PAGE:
vulnerable path

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Cookie of Hope – learning about homelessness in Philadelpha

He was wrapped in plastic from head to toe.  He had layer upon layer of plastic tied around each foot, tightly secured somehow, as though he was wearing spaceman boots.  He blanketed himself in several huge sheets of plastic, pulled up over his head, and he held them in place with a hand under his chin.

PhillyHe was the first homeless person I saw last month when I arrived at Philadelphia’s Suburban Station at 5:45am in the heart of the city’s downtown.  We came to sell Girl Scout cookies in the station.  And we undoubtedly were going home with quite an education in city life.

As we unloaded our cookie stock, a fight erupted nearby between several men.  SEPTA workers and police descended immediately to break it up.  A minute later I was greeted by Robert.  He introduced himself, and at first I wasn’t sure if Robert was a homeless person or simply on his way to work at that hour.  Robert said that someone threw a Molotov cocktail into the dry cleaning business around the corner last Friday, injuring the Asian couple who own it.  Robert said the couple is not coming back.

From above us in a stairwell, a woman began screaming and cursing.  It seemed as though she was arguing with someone, but we could not hear anyone respond to her.  This went on for 20 minutes or longer before she became silent.  But she erupted in a stream of profanities several more times throughout the day.  At one point, the woman was carrying on an argument right behind us.  It was then that I realized her adversary was invisible.

A police officer stopped by our cookie booth, and I asked him why the screaming woman hadn’t been arrested.  He just chuckled and said, “You can’t lock up a crazy person.”

boothPlastic man milled around the loading dock area, while other folks wandered by to see what we were doing.  We brought about 60 cases of cookies.  That’s a veritable smorgasbord when you are used to fishing scraps out of trash cans.  We built ourselves a fort with cookies and camp chairs.  By 6am, we were smiling and greeting commuters with a chipper “Good Morning!”  As the day wore on, there were a few homeless folks that approached us and asked for cookies.  There were a few who lingered for a long time by our booth, just observing.

For two single moms from the suburbs and their 12 year old daughters, this was a whole new world.  Witnessing this issue made selling cookies seem trivial.  But, on the other hand, if a cookie helps to bring an important issue to a determined girl’s attention, you never know how that cookie might change someone’s future.

The Girl Scout program teaches girls to look for the root causes of problems in their communities and find ways to take action to address these issues.  In Philadelphia’s Suburban Station, our girls came face to face with a serious community issue.  And it’s overwhelming.  Where could we possibly begin?  Our girls are still learning how to address small problems in their own communities.  For them, this could mean finding ways to teach their school mates about bullying or the harmful effects of smoking.  Tackling homelessness is one issue they will need to grow into.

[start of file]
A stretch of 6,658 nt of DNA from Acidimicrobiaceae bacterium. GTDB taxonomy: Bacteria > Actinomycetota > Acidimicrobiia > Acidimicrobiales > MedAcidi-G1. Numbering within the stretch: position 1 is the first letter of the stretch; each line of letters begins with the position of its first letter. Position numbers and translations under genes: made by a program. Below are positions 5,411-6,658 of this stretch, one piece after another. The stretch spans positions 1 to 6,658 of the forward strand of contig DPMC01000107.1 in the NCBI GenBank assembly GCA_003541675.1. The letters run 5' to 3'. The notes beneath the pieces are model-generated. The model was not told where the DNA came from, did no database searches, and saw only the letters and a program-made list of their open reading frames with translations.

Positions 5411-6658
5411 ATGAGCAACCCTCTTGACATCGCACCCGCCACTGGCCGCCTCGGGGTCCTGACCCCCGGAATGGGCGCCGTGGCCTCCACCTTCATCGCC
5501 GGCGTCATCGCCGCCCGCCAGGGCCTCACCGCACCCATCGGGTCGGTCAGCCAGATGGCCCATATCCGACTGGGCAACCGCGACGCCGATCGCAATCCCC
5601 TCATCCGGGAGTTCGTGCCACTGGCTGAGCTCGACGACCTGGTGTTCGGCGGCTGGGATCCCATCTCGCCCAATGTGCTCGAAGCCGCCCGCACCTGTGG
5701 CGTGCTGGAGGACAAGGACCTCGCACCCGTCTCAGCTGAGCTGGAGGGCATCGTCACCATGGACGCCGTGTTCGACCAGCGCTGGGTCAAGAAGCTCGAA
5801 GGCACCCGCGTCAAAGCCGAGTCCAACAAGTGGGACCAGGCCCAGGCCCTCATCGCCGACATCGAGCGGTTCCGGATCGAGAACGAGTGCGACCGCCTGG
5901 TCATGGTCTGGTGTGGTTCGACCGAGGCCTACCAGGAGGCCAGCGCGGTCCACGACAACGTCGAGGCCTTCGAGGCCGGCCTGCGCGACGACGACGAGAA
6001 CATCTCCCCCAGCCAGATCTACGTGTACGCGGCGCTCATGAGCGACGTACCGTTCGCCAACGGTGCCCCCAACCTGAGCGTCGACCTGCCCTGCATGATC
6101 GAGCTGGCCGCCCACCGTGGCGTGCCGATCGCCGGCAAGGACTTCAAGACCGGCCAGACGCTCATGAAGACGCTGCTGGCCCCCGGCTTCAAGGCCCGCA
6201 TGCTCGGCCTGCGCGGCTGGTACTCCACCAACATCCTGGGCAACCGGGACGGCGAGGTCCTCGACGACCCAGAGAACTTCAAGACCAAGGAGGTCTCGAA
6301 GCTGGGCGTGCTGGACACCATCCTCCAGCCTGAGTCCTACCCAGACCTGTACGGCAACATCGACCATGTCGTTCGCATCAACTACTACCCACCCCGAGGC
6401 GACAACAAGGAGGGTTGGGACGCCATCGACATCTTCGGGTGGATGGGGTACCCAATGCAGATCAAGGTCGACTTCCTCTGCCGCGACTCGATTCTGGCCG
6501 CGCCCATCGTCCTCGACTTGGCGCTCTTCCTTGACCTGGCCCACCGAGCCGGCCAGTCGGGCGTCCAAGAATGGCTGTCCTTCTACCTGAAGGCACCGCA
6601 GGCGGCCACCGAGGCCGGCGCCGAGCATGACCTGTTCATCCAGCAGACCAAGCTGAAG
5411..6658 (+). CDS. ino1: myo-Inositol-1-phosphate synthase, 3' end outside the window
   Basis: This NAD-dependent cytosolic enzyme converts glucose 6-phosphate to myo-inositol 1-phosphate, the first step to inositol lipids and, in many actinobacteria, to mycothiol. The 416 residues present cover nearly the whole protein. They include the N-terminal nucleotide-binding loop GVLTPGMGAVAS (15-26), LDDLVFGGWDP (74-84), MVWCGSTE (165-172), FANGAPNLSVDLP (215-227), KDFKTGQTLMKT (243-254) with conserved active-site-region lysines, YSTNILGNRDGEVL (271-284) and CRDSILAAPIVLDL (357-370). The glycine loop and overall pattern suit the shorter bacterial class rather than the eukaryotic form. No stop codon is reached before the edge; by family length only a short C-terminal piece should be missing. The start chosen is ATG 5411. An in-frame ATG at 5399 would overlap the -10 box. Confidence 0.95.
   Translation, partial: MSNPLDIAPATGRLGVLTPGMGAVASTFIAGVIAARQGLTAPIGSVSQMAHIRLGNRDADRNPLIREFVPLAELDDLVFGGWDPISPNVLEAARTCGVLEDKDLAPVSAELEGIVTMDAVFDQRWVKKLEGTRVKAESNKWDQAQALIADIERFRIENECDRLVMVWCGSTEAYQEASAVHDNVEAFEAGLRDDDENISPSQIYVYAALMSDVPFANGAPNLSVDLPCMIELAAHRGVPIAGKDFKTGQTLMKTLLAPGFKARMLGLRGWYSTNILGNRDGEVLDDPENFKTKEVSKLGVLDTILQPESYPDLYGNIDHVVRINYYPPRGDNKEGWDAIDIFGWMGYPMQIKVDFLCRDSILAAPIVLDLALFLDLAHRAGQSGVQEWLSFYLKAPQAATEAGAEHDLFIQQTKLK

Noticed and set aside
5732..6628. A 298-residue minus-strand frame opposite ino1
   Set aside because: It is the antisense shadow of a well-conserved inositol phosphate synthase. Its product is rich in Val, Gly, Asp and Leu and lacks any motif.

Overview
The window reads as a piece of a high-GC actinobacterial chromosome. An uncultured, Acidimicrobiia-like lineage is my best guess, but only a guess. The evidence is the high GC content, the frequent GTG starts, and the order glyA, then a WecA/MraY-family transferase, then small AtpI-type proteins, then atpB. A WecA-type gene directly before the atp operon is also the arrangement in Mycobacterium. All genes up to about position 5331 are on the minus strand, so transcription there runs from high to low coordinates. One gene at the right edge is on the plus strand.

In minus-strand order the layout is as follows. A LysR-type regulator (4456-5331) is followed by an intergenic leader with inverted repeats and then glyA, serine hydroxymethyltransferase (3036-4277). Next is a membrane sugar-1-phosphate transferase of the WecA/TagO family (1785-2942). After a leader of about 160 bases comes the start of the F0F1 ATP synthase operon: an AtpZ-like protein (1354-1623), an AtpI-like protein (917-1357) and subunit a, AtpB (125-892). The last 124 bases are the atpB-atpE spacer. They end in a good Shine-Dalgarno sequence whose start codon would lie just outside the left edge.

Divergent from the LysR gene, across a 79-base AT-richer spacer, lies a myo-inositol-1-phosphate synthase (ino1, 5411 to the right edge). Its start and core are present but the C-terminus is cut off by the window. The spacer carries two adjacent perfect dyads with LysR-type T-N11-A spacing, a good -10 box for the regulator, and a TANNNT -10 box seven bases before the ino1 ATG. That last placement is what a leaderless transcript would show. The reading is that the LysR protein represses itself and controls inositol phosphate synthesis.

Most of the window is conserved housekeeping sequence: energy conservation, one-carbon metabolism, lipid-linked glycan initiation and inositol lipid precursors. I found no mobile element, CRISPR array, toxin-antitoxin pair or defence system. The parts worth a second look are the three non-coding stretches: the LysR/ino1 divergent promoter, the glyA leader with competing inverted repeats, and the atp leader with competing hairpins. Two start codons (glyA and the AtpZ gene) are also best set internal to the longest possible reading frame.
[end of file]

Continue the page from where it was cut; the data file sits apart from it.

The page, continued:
I wanted to learn more about homelessness in Philadelphia, so I took to the Internet and found an organization called Project HOME.  Their mission is to help break the cycle of homelessness through street outreach, supportive housing, and other community development activities.

According to Projecthome.org, a May 2013 street census counted approximately 494 individuals living on the street in Philadelphia. It is difficult to calculate the exact number of homeless people living on the street, considering the number of individuals that live in obscure park areas, vehicles, or abandoned houses.  Project HOME also estimates that, on any given night, about 6,000 people live in city-funded shelters or transitional housing.   Many of these individuals face economic hardship, lack of education and jobs, or may be victims of racial or ethnic discrimination.  But estimates run from between 34 to 53 percent of the homeless population suffers with addiction and mental illness.  This has been exacerbated by the removal of institutional support for people with severe mental illness and lack of universal health care.

As I read more about Project HOME, I learned that this organization has a service center in Suburban Station. It’s called Hub of Hope, and it was shut down without warning in November of 2014.  You can read the story of the Hub of Hope here.  But I am happy to report that the Hub is once again open and assisting the homeless in Suburban Station.  Next time we have the opportunity to sell cookies in Philadelphia, we will also take along some donations for the Hub of Hope.

There is one other fact I learned about Project HOME — eight of its top executives are women.  I wonder, were they Girl Scouts?

© Vulnerable Path, 2015

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Why am I doing this?

It’s only the fourth day of our Girl Scout cookie sale, and I am already wondering what I was thinking. I am our troop leader and cookie mom. So for the next eight weeks, I will not only be planning our meeting activities, but also running a more than $10,000.00 business. It’s a second full-time job. In the last four days, I have spent over 25 hours working the cookie business. That is in addition to working my full-time job and taking care of my home and family.